The history of Zettlr does not begin in November 2017, but in the summer of 2014. When I was still an undergraduate student, I began to search for ways to improve my workflow to the extent where I could focus on writing and reading only. So I went on a journey to find the best software that would suit my needs. Moving from the Zettelkasten-approach by Niklas Luhmann (which is where the name of my app originates) towards more sophisticated, more “contemporary” methods, I quickly discovered the markup language “Markdown,” invented by John Gruber in 2004. Markdown is a language that contains everything we need to write texts: headings, blockquotes, lists, footnotes, images, and links.
So I knew that this would be the way. Markdown files are ten times smaller than word processor files, searchable by every operating system, compatible with every silly text editor, simple to read and convertible into all file types one could ever wish for. Continuing my journey towards a good workflow, I tried at least a dozen different Markdown editors that are around the net. But I had to realize that there are simply none written for the needs of organizing a huge amount of text efficiently. Most editors have been written by coders, therefore tailored to the needs of engineers and mathematicians. No luck for a student of social sciences, history or political science like me.
After my graduate studies I finally realized that this was no use and I sat down to begin coding of my very own Markdown editor: Zettlr. The app has a very precise goal: Enabling researchers of arts and humanities, e.g. those people without any knowledge of coding, to finally free themselves from software that costs hundreds of dollars and pave the way into an Open Source era. This would be only fitting, given the fact that especially in political science and sociology, cries for Open Access journals are on the rise. So here’s what Zettlr is all about: It wants to be serious competition for word processors.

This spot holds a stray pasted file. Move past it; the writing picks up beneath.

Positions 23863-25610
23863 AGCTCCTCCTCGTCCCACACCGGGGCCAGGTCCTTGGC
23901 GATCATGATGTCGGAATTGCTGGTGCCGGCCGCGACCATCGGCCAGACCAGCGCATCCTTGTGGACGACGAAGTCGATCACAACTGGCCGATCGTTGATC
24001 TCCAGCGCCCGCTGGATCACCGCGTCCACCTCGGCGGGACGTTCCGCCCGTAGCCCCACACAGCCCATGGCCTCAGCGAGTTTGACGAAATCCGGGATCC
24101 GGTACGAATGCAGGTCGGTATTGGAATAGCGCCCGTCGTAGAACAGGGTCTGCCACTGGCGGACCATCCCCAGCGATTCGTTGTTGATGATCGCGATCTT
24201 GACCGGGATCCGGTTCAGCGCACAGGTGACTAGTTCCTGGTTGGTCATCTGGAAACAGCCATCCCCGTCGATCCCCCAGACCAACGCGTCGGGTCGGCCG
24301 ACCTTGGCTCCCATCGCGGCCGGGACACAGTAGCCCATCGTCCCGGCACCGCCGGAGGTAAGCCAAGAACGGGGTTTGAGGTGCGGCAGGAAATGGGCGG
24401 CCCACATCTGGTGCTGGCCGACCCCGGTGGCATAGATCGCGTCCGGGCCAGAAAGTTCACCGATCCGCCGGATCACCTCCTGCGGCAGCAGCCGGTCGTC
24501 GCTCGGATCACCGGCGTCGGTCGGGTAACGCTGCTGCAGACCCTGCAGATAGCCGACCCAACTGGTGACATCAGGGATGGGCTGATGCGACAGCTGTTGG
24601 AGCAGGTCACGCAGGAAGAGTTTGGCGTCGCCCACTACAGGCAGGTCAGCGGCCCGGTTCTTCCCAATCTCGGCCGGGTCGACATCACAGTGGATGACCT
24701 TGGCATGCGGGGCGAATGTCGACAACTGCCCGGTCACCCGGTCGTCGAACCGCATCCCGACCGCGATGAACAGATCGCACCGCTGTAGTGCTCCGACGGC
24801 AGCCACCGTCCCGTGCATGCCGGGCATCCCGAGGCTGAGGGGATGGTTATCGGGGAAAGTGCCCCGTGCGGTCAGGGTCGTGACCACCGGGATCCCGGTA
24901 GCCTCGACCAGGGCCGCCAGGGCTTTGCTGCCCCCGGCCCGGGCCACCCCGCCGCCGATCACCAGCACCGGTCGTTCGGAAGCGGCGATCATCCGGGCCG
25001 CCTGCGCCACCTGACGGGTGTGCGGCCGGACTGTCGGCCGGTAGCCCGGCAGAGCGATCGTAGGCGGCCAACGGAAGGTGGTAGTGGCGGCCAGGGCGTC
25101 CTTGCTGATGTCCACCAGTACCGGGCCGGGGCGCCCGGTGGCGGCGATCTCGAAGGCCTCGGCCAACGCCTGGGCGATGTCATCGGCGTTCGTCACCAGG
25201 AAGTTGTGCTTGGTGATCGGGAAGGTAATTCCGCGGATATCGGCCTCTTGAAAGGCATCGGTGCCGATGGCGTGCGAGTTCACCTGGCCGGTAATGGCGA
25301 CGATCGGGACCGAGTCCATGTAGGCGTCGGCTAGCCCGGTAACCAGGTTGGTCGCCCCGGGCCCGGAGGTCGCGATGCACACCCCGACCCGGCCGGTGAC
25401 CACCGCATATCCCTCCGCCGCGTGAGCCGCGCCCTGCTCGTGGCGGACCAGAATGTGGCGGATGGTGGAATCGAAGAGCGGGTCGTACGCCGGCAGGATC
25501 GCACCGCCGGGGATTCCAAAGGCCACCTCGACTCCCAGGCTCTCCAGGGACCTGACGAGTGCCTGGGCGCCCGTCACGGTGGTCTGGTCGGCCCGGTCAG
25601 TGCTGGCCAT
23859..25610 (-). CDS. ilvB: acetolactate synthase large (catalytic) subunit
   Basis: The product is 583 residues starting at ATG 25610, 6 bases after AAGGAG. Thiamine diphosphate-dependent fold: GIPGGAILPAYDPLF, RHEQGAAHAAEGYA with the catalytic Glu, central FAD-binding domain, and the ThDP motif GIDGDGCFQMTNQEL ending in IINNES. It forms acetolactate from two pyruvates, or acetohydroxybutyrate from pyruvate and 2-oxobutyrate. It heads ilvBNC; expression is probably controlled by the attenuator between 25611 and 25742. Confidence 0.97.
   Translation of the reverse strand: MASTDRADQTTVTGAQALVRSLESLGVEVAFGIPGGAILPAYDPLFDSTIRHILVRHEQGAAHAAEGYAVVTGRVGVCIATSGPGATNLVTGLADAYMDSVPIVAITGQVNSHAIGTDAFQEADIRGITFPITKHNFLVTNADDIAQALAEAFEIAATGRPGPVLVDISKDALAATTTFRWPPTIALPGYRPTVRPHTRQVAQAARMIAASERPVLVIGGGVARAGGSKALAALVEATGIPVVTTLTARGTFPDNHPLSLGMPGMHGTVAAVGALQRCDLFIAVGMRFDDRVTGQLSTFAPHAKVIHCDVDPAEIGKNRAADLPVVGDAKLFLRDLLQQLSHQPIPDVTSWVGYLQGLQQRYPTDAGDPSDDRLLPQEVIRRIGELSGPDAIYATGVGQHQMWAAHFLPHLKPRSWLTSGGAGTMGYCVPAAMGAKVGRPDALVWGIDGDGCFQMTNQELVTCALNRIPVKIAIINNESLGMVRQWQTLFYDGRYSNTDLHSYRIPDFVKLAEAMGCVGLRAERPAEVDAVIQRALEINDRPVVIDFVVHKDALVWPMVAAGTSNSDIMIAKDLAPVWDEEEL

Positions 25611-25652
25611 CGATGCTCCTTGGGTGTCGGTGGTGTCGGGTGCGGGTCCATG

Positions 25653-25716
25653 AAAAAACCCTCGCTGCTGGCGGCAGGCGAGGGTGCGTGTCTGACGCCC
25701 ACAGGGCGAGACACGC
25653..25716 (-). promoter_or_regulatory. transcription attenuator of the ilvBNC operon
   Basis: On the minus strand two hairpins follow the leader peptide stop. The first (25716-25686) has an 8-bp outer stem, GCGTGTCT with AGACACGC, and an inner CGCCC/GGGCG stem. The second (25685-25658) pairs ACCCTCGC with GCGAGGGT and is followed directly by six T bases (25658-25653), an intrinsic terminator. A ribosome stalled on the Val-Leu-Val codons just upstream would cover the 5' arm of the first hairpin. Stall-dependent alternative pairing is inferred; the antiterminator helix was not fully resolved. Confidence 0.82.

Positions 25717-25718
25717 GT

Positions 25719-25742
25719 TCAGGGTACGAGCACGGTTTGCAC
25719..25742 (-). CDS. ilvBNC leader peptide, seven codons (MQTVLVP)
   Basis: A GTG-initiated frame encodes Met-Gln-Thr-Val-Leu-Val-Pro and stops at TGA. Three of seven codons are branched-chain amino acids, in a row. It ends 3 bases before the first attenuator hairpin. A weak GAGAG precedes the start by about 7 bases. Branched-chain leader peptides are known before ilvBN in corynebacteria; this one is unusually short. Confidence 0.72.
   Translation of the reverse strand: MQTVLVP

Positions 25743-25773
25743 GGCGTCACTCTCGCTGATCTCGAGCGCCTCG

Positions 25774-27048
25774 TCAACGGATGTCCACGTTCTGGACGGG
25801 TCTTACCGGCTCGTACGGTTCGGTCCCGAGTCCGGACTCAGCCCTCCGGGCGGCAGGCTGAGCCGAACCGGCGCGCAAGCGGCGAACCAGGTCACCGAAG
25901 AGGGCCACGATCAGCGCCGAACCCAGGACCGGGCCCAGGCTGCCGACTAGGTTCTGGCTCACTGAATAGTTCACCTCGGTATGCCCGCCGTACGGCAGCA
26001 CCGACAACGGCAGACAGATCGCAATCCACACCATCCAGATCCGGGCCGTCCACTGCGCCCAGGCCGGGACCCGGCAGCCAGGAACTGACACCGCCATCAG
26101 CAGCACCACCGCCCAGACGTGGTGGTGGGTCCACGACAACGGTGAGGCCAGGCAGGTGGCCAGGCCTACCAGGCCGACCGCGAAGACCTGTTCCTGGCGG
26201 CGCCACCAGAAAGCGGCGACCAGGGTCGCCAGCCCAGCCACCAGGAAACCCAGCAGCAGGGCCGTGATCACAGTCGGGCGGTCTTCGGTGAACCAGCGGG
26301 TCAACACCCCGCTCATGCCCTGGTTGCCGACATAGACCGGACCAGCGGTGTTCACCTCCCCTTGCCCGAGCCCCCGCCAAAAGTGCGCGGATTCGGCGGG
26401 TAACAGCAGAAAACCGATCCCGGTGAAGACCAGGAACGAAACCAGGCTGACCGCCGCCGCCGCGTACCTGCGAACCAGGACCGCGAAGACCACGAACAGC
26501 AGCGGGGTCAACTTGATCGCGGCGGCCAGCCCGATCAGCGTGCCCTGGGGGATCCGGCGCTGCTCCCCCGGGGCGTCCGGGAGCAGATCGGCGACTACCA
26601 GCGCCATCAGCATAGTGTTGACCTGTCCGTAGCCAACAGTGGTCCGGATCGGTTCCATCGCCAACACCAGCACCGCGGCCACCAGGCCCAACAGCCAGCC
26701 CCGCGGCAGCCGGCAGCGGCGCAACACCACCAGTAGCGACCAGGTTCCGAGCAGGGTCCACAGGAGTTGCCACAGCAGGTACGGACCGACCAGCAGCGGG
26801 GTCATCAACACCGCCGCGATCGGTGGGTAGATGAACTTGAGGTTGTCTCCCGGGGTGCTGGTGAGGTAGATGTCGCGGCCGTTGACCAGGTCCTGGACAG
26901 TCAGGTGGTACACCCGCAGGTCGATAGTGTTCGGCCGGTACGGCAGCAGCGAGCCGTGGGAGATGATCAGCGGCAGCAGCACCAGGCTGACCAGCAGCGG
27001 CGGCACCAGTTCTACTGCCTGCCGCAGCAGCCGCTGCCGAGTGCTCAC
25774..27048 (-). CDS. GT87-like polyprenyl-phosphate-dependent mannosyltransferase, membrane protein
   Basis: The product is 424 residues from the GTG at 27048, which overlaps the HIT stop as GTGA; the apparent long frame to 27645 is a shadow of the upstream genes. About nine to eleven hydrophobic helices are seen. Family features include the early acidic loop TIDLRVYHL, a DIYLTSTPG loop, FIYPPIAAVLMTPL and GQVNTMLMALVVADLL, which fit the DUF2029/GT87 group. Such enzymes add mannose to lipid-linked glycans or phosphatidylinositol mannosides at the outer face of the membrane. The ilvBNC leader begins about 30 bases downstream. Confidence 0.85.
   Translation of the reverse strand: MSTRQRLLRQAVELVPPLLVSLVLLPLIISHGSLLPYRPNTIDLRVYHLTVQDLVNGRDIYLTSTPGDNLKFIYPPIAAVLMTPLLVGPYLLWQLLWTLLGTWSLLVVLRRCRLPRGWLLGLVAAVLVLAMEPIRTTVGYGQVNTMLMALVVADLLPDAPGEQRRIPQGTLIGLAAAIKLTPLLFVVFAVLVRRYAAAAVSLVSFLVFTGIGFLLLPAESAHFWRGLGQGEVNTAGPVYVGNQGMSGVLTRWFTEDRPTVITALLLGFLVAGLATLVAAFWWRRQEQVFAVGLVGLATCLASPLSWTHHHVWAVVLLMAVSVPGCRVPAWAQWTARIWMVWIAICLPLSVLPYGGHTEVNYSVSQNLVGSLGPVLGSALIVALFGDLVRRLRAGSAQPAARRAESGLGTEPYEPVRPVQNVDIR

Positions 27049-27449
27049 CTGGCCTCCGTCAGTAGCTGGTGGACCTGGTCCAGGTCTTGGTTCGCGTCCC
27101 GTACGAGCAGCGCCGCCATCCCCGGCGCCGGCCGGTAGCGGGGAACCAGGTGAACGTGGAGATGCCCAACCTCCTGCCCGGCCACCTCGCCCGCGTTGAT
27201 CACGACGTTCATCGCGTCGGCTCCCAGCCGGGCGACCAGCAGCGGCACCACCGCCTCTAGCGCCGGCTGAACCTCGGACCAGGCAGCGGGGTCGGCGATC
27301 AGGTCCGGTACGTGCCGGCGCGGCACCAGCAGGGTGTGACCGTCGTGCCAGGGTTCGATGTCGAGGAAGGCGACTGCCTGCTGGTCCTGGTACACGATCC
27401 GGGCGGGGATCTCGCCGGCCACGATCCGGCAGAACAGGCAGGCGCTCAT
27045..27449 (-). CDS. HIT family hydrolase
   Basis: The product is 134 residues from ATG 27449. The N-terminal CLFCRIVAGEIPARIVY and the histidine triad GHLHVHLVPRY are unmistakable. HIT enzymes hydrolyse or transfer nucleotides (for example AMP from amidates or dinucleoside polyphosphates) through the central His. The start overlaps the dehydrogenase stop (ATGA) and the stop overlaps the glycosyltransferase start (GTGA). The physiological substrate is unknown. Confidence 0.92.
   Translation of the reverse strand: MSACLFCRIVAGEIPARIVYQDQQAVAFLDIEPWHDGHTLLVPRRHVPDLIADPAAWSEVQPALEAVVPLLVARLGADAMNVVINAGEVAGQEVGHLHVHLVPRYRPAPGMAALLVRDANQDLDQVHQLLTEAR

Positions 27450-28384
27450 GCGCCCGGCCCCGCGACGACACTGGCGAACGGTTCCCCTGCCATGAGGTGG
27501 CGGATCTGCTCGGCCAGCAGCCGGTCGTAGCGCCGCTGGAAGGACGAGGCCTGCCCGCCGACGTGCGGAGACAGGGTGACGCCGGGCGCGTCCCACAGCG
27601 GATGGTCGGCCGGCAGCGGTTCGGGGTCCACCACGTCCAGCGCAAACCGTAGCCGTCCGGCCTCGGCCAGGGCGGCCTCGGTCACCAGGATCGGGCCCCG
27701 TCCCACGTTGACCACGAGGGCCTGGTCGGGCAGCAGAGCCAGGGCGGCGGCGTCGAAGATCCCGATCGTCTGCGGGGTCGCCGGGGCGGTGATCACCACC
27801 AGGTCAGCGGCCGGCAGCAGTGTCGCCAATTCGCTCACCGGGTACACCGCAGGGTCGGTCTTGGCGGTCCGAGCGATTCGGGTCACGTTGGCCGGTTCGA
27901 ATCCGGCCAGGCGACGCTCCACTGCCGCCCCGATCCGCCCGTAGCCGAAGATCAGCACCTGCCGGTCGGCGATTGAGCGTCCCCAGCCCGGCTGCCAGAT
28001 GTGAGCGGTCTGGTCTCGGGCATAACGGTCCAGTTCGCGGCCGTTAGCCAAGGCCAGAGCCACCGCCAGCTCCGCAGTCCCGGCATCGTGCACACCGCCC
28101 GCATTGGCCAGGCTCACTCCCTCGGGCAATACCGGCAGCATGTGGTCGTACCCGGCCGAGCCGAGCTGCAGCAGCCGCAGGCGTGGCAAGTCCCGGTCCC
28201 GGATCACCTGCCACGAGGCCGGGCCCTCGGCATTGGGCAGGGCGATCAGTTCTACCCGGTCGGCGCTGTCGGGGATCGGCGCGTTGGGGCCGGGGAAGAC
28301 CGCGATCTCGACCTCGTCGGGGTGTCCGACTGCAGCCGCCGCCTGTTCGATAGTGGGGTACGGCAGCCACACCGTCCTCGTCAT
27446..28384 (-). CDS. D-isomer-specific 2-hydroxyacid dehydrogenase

Zettlr does not want to return back into a minimalistic age of typewriters, where you have no writing aids at all. But it also does not want to bloat itself with too much functionality that one does not need. It tries to combine Markdown with serious word processing, always keeping in mind what enables and what disables successful writing.
Writing on fixed DIN A4 paper? This always nudges you to fill complete pages, trying not to leave half-full pages. Zettlr only offers you a scrollable area where you can write what you need to write without having to worry about the number of pages that result from it. Directly formatting your text as you write with different fonts, sizes, line spacing? Why should you? Your content must come first. Only when you’re satisfied with your work and want to share it with your publisher, your teacher or some peers, you need to export it. That’s when Zettlr gives you all options you need for a nice-looking, well-formatted PDF file. Or DOCX, if you want to. Or ODT. Or simple HTML.
On the other hand: Correct your spelling? Of course! We don’t want to let one of the greatest inventions in the age of digital writing go unused. Strong support of easily inserting/removing lists? Yes sir! Great support for placing and removing footnotes? That’s why we’re researchers, not bloggers. Immersion into your writing by making it possible to do everything from within the app? Hell, that’s why the graphical user interface has been invented for.
As you see: Zettlr tries to be a real competition and the perfect companion for every researcher. And this free of any charge, because I do not believe in the fast-living, early-dying startup culture. I simply want to help.
The story of Zettlr does not end here. There is still much work to do and I’ll make the app better as I progress through the optimization of my own workflow. So give it a try: Free yourselves from the fetters of word processors and see how your writing process can be improved by using technology that’s right at hand!